Ana Hachimangu Shrine
A Shrine that Grants Financial Luck
Ana Hachimangu Shrine is believed to bring good fortune, financial luck, and business prosperity.
According to the shrine’s history, it was founded in 1062 when Minamoto no Yoshiie worshipped Hachiman in this area.
A tunnel tomb was found in 1641 when the mountainside was cleared out, and inside was a gilt bronze statue of Amida Nyorai. Because of this, the shrine was named Ana Hachimangu Shrine.
The shrine’s “ichiyo raifuku omamori” is a charm available only during the winter solstice every year, and it’s said to bring benefits such as good luck and business prosperity. These charms are to be put up at exactly midnight on either the first day of winter solstice, on New Year’s Eve, or on Setsubun (the last day of winter), and they should be placed high on a room’s wall, facing the “ehou,” or lucky direction, of the year.
Every year on Sports Day (the 2nd Monday in October), Takadanobaba Yabusame puts on a horseback archery demonstration (designated an Intangible Folk Cultural Property by Shinjuku) at Ana Hachimangu Shrine. The horseback archery demonstration is held at Toyama Park.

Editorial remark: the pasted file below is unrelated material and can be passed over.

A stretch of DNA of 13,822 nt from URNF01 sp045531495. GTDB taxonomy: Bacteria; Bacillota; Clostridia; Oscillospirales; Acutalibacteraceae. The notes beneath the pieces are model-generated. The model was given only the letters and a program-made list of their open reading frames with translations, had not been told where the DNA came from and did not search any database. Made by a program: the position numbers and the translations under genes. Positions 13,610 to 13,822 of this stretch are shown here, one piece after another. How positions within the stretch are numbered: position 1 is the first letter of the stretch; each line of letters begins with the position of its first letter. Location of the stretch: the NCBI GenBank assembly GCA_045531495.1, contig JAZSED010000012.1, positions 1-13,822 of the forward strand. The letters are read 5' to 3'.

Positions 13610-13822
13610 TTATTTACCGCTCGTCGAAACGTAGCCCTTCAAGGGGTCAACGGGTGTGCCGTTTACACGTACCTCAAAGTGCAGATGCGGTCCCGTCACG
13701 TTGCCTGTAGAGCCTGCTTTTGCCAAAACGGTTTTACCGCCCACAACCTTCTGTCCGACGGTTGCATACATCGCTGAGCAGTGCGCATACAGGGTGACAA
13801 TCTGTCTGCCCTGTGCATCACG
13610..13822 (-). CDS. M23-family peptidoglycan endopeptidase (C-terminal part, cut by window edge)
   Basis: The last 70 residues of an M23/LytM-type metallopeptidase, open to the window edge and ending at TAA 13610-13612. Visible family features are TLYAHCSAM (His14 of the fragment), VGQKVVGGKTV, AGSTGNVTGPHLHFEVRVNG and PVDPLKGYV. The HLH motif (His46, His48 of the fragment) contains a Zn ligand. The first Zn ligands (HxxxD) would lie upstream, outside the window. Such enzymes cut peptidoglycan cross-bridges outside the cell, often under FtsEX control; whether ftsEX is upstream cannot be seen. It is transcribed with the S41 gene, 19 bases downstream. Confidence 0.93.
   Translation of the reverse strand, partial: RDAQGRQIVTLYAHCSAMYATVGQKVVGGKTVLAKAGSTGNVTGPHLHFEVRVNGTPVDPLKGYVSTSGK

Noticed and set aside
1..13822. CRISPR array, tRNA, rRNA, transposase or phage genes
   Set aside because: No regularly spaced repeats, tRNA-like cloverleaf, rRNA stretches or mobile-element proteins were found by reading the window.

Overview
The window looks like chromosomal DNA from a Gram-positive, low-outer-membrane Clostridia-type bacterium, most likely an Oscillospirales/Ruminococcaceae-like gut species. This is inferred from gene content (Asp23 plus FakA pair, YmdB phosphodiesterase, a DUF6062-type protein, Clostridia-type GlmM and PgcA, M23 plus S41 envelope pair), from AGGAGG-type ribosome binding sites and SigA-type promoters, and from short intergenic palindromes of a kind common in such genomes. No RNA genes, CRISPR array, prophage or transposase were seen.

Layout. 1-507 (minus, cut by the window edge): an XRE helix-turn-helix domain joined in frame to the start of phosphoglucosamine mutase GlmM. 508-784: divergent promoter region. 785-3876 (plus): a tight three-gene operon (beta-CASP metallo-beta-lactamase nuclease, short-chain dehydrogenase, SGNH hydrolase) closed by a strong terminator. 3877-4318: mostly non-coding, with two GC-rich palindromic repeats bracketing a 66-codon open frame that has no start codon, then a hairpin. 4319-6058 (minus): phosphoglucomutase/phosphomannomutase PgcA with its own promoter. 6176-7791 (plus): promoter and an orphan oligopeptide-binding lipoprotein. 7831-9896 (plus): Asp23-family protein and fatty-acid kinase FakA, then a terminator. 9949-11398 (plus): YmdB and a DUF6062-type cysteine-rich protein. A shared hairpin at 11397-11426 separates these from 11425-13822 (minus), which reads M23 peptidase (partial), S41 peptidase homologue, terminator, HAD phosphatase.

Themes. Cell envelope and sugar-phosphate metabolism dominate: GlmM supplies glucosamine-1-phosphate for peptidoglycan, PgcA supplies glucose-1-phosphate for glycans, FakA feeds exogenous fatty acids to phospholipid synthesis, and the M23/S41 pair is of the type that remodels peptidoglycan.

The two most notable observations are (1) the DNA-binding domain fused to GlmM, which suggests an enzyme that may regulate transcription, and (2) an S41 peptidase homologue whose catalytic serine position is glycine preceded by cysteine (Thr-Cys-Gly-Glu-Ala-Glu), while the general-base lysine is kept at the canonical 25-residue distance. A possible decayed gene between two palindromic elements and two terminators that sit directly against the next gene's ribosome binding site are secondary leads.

Many people come to the shrine very early on the first day of winter solstice in order to get an “ichiyo raifuku omamori,” which is said to bring good luck.
The shrine has a replica of the “Hotei statue with water basin,” which has been designated as a Tangible Cultural Property (crafts) by Shinjuku, on display.
Hojo-ji Temple is located right next to Ana Hachimangu Shrine, so we recommend visiting both together.
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- Name in Japanese
- Date of Foundation
- Postal Code
- 2-1-11 Nishiwaseda, Shinjuku-ku, Tokyo
- Open all day for worship
- About a 3-minute walk from the Tokyo Metro Tozai Line’s Waseda Station